Math and Parents - the Fears That Don't Add Up

Math and Parents - the Fears That Don't Add Up

For many parents, mathematics can conjure up some pretty negative emotions. At the very mention of the word, some of us are transported back in time to a moment of public humiliation -

"Seven times eight, please."


 "Hurry up!"


 "Don't know it?" [Insert 1970s sarcasm here...]

Is it any wonder that we become anxious when faced with the prospect of helping our own kids with math homework?

In this article, I'd like to explore some of the reasons why parents might dread math and demystify some of the K-5 math topics we fear most.

Reason 1 - The math confidence trap

Parents fear maths homework

The first reason for fear I'm going to call "The Confidence Trap". It's powerful, invisible and you can happily live with it all your life. You can tell if you're in the confidence trap when you hear yourself say, "I'm useless at math".

The truth is, the vast majority of people who say this aren't really useless at math. In fact, they're probably OK but they just don't know it. My friend thinks she's "hopeless at math" (her own words), but wow, you should see her work out special offers at the grocery store - in a matter of seconds she can work out which offer is better between 3 for 2 or 20% off.

That's different, I hear you say, but it isn't. In fact, working out shopping offers is just math, and it isn't far off high school level.

The confidence trap can be harmful when you become a parent because it's very easy to inadvertently pass it on to your kids. It would be a great shame if your kids thought it was okay to be "useless at math" before they reached their potential. We all know how many careers need math, so opting out early on could seriously damage their future options.

Reason 2 - The unfamiliar new methods

Math education has changed over the past 30 years and that makes our generation feel a bit out of the loop.

One obvious aspect that's changed is the way our kids are taught some simple calculations. The changes came about because educators felt operations like long multiplication and division were too unclear and that learners were simply following the various directions to get the answer without any sense of how the answer came.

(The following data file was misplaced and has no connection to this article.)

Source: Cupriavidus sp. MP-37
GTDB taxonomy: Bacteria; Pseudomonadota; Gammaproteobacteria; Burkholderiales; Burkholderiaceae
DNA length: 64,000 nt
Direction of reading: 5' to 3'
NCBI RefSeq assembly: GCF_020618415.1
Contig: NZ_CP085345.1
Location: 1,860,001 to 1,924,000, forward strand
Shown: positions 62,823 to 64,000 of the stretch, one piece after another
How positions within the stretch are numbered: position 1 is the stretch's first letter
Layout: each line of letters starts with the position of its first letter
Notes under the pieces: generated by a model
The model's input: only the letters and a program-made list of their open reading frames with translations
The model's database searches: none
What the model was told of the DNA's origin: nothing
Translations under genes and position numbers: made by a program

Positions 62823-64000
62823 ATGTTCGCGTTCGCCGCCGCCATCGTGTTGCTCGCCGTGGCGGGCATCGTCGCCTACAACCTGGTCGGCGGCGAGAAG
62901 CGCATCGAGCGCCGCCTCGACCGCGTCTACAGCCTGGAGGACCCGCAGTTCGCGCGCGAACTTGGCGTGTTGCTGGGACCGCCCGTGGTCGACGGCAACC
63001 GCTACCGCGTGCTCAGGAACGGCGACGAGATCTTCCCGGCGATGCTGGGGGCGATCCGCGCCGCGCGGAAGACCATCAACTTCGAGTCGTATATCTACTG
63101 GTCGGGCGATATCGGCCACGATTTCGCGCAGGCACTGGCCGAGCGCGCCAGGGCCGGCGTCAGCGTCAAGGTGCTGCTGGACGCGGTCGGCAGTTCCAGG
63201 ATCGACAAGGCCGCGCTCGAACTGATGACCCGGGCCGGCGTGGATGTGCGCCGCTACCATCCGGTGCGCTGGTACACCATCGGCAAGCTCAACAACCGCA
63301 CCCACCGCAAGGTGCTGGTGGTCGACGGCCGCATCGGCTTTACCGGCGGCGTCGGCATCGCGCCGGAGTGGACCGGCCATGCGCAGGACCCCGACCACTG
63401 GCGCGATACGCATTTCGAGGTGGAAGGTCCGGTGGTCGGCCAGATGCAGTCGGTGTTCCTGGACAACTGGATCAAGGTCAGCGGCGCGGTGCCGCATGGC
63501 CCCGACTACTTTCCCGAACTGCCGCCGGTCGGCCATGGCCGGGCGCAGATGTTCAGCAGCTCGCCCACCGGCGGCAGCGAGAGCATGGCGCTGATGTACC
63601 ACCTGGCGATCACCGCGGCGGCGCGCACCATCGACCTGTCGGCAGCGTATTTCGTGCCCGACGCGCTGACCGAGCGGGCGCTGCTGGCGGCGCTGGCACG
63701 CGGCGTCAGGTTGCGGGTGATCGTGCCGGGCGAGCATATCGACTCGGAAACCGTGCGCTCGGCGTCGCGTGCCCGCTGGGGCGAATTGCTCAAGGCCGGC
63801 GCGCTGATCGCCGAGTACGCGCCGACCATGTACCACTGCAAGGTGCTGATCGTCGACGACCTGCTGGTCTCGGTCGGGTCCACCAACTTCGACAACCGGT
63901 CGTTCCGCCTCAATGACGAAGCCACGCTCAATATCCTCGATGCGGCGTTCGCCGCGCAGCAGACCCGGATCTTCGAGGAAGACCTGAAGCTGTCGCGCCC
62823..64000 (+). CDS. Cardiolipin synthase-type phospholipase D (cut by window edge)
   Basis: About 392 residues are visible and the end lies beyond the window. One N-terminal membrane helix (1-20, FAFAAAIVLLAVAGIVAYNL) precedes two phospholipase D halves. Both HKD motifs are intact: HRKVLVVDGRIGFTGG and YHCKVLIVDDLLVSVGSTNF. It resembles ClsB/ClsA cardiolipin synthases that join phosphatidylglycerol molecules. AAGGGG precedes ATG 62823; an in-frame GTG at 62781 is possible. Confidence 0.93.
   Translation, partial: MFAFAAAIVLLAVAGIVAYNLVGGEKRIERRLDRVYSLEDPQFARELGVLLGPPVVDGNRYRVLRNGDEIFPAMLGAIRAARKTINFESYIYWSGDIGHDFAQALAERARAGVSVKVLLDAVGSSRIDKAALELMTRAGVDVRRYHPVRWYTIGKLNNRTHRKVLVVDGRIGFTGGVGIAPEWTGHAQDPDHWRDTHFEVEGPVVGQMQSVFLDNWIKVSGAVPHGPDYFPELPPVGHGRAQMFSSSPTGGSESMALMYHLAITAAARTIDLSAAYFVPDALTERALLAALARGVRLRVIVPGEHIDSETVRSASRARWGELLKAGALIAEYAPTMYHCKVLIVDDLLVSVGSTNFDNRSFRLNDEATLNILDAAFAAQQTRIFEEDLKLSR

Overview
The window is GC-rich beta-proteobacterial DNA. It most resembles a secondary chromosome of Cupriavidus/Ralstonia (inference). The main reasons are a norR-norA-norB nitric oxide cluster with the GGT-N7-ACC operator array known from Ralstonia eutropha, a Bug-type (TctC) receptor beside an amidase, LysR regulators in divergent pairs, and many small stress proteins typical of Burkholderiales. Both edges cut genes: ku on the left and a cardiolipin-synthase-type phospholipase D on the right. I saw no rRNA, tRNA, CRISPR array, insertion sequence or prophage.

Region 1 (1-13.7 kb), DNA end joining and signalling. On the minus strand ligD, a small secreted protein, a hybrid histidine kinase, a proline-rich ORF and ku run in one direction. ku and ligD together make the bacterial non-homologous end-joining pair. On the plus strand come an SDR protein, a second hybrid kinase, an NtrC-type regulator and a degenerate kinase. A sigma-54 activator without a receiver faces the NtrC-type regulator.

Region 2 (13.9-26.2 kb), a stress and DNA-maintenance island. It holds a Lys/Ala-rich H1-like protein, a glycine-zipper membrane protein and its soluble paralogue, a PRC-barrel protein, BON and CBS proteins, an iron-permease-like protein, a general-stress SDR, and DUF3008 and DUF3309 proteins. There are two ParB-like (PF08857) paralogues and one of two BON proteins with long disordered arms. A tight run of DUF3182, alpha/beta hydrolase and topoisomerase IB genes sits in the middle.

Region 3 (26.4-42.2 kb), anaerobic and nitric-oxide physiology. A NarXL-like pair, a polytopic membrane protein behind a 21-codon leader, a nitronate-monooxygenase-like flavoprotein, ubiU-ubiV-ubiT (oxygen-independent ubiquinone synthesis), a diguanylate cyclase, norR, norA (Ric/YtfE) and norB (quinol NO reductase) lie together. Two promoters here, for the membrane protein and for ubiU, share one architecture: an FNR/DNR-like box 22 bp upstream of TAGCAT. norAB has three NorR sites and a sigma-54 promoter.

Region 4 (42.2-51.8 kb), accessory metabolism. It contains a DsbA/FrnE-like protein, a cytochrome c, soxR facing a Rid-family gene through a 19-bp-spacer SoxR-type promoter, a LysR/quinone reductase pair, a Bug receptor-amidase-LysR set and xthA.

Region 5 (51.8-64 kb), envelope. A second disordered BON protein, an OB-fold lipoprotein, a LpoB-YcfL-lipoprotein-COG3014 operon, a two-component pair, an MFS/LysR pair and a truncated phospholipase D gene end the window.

It's hard to disagree with them - but the change has left parents out in the cold. Take a look at these two new methods that are sure to baffle parents - 

Long Division by Chunking 

Multiplying with Grids

Reason 3 - New curriculum topics

Parents fear New Maths Topics

One thing that unsettles some parents about helping with math homework is covering new topics that they didn't study at school. Data handling, sets and some aspects of shape and measure are fairly new to the curriculum.

The thing you have to bear in mind is that these topics are usually taught pretty well in class. So if you don't know the difference between a rhombus and a cuboid the chances are you won't need to. What's important is that your child has a really solid grasp of math, particularly mental math, which is something you can help with. 

Reason 4 - The learning plan

Knowing what to teach your kids and in what order is difficult for parents. If you're just helping your kids with homework this isn't a concern because the teacher has this in hand. But if you need or want to go further in helping your child you'll need to find a plan.

Some math topics come after others and learning them out of order can cause problems - but don't worry, help is at hand!

In Komodo we've created a math learning app for ages 5 to 11 that provides parents with an effective, rewarding and enjoyable way to help their children master math at home. It complements school studies by focusing on essential skills, like mental math, that really benefit from extra practice.

Importantly, we realize that learning at home is different from school, so we've designed a few clever ways to ensure you can keep your child motivated and you're always in the loop with what's being studied - even when you're still at the office.

On sign up, each child does a short diagnostic test and a qualified math teacher assigns an individual learning plan based on your child's level and needs.

I'm Ged, co-founder of Komodo, ex-math teacher, and dad. If you have any questions please get in touch.

About KomodoKomodo is a fun and effective way to boost K-5 math skills. Designed for 5 to 11-year-olds to use at home, Komodo uses a little and often approach to learning math (15 minutes, three to five times per week) that fits into the busy family routine. Komodo helps users develop fluency and confidence in math - without keeping them at the screen for long.

Find out more about Komodo and how it helps thousands of children each year do better at math - you can even try Komodo for free.

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